A Nebraska woman with a constantly runny nose learned that the leak originated way upstairs. As it turns out, her skull had been leaking cerebrospinal fluid (CSF) for about two years. Luckily, doctors were able to eventually spot the problem and plug the dribble.

The woman was losing half a liter of fluid a day

Kendra Jackson had gotten into a car accident in 2013 that injured her head. Although her bruises went away, the 52-year-old woman’s nose suddenly started running profusely two and a half years after the accident, typically just one nostril at a time. She also started to regularly cough and sneeze — it was like she permanently had a cold. Each day, her nose would run about a half-pint of fluid, so everywhere she went, Jackson carried a box of tissues around and always stuffed in her pockets.

At first, doctors thought she was suffering from congestion, allergies, or the common cold. But as the runny nose continued, it soon became clear there was something strange going on.

“They prescribed every kind of medicine you can think of, and my nose just kept on running,” Jackson told CNN. 

Finally, doctors at Nebraska Medicine realized the woman was actually leaking cerebrospinal fluid (CSF) from the brain.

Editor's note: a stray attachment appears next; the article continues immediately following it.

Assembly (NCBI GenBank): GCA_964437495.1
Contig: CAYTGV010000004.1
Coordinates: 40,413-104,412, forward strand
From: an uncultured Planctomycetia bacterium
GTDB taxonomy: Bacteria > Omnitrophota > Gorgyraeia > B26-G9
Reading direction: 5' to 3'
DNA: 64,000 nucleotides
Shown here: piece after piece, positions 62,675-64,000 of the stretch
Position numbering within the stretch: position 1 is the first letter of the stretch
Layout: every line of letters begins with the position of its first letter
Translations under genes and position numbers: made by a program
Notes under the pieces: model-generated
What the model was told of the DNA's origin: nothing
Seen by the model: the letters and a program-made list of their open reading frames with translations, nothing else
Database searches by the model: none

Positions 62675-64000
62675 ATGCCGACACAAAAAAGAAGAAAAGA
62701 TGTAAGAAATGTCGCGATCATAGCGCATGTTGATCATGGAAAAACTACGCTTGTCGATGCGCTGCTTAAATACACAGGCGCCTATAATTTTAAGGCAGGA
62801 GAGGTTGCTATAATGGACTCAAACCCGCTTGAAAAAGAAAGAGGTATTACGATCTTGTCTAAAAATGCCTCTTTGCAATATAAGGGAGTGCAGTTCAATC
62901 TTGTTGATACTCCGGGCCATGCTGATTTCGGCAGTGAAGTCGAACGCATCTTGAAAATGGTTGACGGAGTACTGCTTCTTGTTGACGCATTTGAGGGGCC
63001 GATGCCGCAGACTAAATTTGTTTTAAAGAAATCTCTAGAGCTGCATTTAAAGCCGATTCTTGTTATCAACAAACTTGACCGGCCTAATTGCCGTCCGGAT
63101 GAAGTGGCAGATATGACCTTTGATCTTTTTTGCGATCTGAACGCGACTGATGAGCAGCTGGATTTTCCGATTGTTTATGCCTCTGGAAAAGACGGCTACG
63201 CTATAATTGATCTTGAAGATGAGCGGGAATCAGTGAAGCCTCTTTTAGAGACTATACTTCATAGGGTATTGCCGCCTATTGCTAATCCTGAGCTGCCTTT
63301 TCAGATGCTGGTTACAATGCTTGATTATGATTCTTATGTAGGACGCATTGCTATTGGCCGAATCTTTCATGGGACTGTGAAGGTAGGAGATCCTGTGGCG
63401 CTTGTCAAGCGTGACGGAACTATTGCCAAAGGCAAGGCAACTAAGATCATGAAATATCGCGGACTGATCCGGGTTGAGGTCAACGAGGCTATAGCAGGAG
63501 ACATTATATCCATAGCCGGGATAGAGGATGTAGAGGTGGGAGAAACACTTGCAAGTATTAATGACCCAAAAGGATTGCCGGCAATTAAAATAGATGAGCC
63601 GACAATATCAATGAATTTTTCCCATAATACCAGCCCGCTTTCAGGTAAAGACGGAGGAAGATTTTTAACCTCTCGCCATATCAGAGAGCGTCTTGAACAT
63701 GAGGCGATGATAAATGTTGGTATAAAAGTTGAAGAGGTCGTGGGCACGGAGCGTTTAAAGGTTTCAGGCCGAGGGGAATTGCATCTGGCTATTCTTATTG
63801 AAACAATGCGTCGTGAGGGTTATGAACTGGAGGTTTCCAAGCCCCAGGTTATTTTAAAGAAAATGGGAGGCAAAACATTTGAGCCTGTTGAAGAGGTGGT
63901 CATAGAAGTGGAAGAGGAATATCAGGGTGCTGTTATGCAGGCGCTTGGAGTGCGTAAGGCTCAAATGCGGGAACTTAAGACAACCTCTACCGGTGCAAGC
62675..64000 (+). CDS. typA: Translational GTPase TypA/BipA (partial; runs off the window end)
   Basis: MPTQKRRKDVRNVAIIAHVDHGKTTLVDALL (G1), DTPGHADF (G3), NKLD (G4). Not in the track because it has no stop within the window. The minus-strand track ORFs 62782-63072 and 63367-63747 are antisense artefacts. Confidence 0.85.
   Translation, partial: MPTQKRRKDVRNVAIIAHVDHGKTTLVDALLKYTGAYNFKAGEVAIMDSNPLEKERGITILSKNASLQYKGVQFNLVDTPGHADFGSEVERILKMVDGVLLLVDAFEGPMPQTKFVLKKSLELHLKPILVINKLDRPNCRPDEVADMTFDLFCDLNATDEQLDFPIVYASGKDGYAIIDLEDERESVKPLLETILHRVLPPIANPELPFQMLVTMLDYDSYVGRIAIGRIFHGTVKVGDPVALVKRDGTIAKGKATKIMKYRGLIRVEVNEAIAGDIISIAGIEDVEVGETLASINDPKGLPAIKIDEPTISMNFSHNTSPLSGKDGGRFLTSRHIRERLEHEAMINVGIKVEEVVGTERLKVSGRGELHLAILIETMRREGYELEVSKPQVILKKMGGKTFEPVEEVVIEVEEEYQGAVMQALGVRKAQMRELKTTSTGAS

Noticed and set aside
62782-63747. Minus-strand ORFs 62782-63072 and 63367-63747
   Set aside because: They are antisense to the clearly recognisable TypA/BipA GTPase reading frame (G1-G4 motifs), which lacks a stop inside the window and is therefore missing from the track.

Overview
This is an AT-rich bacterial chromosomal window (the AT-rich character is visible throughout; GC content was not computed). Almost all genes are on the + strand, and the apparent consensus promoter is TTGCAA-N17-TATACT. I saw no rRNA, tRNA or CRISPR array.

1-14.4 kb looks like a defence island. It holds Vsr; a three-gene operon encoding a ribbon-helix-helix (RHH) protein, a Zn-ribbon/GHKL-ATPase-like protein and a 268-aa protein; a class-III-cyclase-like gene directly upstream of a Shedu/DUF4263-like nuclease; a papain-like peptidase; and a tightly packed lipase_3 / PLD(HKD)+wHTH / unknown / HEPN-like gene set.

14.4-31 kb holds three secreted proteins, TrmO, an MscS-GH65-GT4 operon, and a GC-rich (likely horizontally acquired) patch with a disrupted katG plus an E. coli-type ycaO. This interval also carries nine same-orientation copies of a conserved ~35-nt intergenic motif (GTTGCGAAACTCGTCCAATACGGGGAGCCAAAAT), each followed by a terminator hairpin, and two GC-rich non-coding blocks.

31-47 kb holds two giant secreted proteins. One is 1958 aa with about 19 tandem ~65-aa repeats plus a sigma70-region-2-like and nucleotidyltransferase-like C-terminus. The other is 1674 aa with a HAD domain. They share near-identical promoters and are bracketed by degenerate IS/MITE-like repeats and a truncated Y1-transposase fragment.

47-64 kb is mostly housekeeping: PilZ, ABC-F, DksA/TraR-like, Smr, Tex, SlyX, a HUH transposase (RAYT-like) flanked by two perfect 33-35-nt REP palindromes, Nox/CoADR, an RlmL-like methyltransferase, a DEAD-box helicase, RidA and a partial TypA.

CSF is the colorless liquid that surrounds the brain and spinal cord to cushion them against any kind of trauma. Without CSF, our squishy, soft brain wouldn’t last long in the presence of the constant friction with the rigid interior of the skull. The fluid also helps to remove waste products from the brain and distribute nutrients and other substances throughout the central nervous system.

Cerebrospinal fluid is produced continuously in the brain and usually gets absorbed into the bloodstream through protrusions in the outer membrane of the brain, called the dura mater. However, in Jackson’s case, banging her head against the car’s dashboard caused a tiny hole to form in her cribriform plate — a fragile bone that separates the cranial and nasal cavities, and which is thinner than a potato chip. This allowed the fluid to drip into her nose and mouth.

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Only five in 100,000 individuals worldwide every year actually suffer from cerebrospinal fluid leaks. Depending on the amount of fluid lost, such leaks can be life-threatening and place the patient at an increased risk of infections such as meningitis. Fortunately, in April, doctors performed a surgery that plugged the hole in Jackson’s skull using tissue from her nose and abdomen.

It all ended well for Jackson but the woman is pleading others who may be experiencing the same symptoms to visit a doctor as early as possible.

 “For people who hear my story, if they’re tasting a very salty taste and something’s draining in the back of your throat, it’s probably something other than allergies. So get to the doctor.”

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